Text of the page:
I just read Stephen Hawking's latest book, The Grand Design. I really enjoyed it. It re-ignited the wonder of nature that drove me to major in physics in undergrad. There are some really mind-bending things in there: 10^500 possible universes, 11 dimensions with 7 of them rolled up, actions of the present affecting particles in the past.
From that, I dug around in Netflix and watched the Nova show called Welcome to Mars. The continuing story of the Mars rovers is amazing. I remember when they first landed. Lots of press, amazing pictures. And then even though the rovers continued to function, the press lost interest. But they're still going over six years later. That's crazy considering the plan was for only 3 months.
But to me, even more amazing is the Cosmos series by Carl Sagan. 30 years later and it's still spot on. Yes, it's a product of it's time with the anti-nuclear sentiment. But the science remains solid. He even predicts global warming from greenhouse gases. It's well worth watching.
One thing that struck me most about the Giffords shooting was how the people around immediately stepped up to help out. CNN has a good article covering this angle:
A man who'd been grazed with a bullet helped subdue a gunman. An intern tended to the wounded congresswoman whose staff he'd joined just days before. A woman put an extra ammunition clip out of the gunman's reach, and a doctor who'd witnessed the shooting performed CPR on the injured.
I think this is part of a trend that started with the 4th plane on 9/11. People now know that they need to help out in crisis situations like this. And as we see from the most recent event, it works. The damage could have been a lot worse had these bystanders not intervened. And but for the efforts of Daniel Hernandez, Representative Giffords would likely now be dead.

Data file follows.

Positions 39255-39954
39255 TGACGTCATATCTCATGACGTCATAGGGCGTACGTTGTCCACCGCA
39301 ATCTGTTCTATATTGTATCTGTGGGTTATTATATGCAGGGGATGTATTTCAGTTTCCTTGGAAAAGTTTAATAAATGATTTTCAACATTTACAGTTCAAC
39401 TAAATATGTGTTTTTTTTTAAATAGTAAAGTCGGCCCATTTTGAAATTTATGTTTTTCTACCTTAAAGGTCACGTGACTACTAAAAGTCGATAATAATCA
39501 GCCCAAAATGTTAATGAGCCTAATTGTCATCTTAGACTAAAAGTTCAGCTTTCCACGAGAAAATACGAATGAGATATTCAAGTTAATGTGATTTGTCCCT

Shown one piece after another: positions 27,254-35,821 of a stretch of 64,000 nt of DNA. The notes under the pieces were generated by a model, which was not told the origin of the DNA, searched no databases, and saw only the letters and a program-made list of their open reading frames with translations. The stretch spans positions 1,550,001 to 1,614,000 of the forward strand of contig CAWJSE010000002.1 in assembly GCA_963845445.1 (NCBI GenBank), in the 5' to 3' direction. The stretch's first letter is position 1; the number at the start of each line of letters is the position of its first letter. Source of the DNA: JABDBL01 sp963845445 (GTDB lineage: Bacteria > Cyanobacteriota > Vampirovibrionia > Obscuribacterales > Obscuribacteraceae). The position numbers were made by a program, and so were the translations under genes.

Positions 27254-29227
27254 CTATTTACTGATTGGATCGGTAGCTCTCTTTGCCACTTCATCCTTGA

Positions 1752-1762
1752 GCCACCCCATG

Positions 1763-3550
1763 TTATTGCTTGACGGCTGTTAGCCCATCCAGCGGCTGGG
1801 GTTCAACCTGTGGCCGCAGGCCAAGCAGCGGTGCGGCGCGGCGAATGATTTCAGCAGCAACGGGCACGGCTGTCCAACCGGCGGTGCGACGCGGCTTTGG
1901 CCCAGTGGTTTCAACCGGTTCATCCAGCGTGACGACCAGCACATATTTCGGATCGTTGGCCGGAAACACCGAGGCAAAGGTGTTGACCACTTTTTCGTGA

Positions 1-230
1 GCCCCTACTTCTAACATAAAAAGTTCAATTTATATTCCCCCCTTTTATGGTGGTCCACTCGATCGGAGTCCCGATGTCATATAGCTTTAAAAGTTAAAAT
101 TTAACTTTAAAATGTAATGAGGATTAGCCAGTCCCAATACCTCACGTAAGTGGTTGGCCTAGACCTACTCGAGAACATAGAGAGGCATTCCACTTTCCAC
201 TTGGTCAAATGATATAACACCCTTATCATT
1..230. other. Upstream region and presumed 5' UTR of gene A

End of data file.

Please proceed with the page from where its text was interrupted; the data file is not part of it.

I think now is the time for the government and the media to sieze on this meme and reinforce it. We want to do everything we can encourage people to help out in these situations. Realistically we can never eliminate the crazies from doing these sorts of things from time to time. But with the help of those who happen to be there, we can mitigate their impact.
The main line split into two baggage machines. The one on the left had a standard metal detector. The one on the right had a backscatter machine (BSM). I opted for the left line of course.
Then when I was nearly through, they closed off the metal detector and started routing both lines though the BSM. This caused a huge back-up. After my carry-ons entered the baggage X-ray, I told the closest guard I was opting out of BSM. I got to skip the line, and the guy who did it was very friendly and communicative. It wasn't all that invasive, I thought. I'd certainly do it again. And the strange thing was I never even had to go through the metal detector. Was that just an oversight, or is it standard operating procedure?
Even more strange was when I flew out of PIT this morning, some Army reservists were let through without having to take off their combat boots.
In line behind me was a guy with a cast on his arm. I wonder what standard operating procedure for that is. After all, it can't be removed, and he can also opt out of BSM. Couldn't one easily put some contraband into a fake cast, like a ceramic blade? Or even make the entire cast out of PETN covered with a superficial layer of plaster?
Security theater is certainly interesting. The show is slightly different every time I go.
Here's a decent website documenting which airports are using BSMs, and also lists tips for avoiding the machines at some airports.